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The Autopoiesis of Social Systems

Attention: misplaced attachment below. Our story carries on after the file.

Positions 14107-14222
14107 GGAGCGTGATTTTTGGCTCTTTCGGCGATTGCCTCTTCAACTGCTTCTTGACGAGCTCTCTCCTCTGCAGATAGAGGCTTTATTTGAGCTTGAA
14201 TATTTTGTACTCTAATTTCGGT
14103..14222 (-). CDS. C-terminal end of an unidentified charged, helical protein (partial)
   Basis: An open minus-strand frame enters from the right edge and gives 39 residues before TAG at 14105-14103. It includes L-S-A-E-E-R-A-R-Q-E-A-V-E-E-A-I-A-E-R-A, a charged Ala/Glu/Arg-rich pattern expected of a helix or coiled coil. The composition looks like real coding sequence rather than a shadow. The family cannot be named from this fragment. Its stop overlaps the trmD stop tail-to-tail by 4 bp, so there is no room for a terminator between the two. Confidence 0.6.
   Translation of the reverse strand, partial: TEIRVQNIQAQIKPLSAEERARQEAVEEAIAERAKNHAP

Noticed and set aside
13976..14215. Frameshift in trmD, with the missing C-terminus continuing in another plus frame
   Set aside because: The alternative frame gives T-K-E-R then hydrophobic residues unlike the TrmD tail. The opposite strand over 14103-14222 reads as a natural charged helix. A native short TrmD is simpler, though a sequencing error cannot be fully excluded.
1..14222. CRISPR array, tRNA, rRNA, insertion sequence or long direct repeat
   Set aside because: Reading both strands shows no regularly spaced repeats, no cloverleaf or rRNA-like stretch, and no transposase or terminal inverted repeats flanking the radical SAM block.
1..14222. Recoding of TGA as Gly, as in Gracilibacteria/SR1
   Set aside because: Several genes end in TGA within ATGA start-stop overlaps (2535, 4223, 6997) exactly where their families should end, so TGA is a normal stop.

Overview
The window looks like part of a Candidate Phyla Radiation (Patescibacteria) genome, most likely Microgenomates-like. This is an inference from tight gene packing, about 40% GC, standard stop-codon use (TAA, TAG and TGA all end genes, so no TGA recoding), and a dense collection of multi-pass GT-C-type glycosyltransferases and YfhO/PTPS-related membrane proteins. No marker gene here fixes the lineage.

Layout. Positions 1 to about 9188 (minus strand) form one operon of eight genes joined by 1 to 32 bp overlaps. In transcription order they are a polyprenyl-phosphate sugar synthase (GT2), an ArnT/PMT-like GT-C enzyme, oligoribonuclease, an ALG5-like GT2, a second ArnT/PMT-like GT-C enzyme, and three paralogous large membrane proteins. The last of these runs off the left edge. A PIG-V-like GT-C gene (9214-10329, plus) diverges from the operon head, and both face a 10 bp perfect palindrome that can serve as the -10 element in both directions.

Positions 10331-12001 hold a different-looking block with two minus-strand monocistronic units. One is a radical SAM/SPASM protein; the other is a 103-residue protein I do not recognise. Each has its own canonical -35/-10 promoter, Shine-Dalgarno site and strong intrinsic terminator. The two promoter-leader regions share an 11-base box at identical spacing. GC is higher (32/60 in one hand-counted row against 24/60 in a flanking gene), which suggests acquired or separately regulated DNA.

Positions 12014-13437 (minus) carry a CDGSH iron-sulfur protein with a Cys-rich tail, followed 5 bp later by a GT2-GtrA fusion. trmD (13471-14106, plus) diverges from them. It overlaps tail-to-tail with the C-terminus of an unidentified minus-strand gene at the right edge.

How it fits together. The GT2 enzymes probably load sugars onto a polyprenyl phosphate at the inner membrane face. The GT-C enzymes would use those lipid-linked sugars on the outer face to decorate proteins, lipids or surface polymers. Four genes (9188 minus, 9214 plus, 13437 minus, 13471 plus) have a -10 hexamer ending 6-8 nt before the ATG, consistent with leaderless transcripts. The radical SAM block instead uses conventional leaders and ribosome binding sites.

(N. Luhmann, The Autopoiesis of Social Systems, in: F. Geyer and J. van der Zouwen (eds.), Sociocybernetic Paradoxes, Sage, London, 1986, 172ff.) Meaning and Life as Different Modes of Autopoietic Organization The term 'autopoiesis' has been invented to define life its origin is clearly biological. Its extension to other fields has been discussed, but rather unsuccessfully and on the wrong premises. The problem may well be that we use a questionable approach to the issue, 'tangling' our 'hierarchies' of investigation. At first sight it seems safe to say that psychic systems, and even social systems, are also living systems. Would there be consciousness or social life without (biological) life? And then, if life is defined as autopoiesis, how could one refuse to describe psychic systems and social systems as autopoietic systems? In this way we can retain the close relation between autopoiesis and life and apply this concept to psychic systems and to social systems as well. We are almost forced to do it by our conceptual approach (Maturana, 1980; Hejl, 1932; Bunge, 1979). However, we immediately get into trouble in defining precisely what the components of psychic and social systems are whose reproduction by the same components of the same systems recursively defines the autopoietic unity of the system. And what does 'closure' mean in the case of psychic and social systems if our theoretical approach requires the inclusion of cells, neurophysiological systems, immune systems, etc. of living bodies into the encompassing (?) psychological or sociological realities? Moreover, because it is tied to life as a mode of self-reproduction of autopoietic systems, the theory of autopoiesis does not really attain the level of general systems theory which includes brains and machines, psychic systems and social systems, societies and short-term interactions. From this point of view, living systems are a special type of systems. However, if we abstract from life and define autopoiesis as a general form of system-building using self-referential closure, we would have to admit that there are non-living autopoietic systems, different modes of autopoietic reproduction, and general principles of autopoietic organization which materialize as life, but also in other modes of circularity and self-reproduction. ln other words, if we find non-living autopoietic systems in our world, then and only then will we need a truly general theory of autopoiesis which carefully avoids references which hold true only for living systems. But which attributes of autopoiesis will remain valid on this highest level, and which will have to be dropped on behalf of their connection with life? The text that follows uses this kind of multi-level approach. It distinguishes a general theory of self-referential autopoietic systems and a more concrete level at which we may distinguish living systems (cells, brains, organisms, etc.), psychic systems and social systems (societies, organizations, interactions) as different kinds of autopoietic systems (see Figure 1).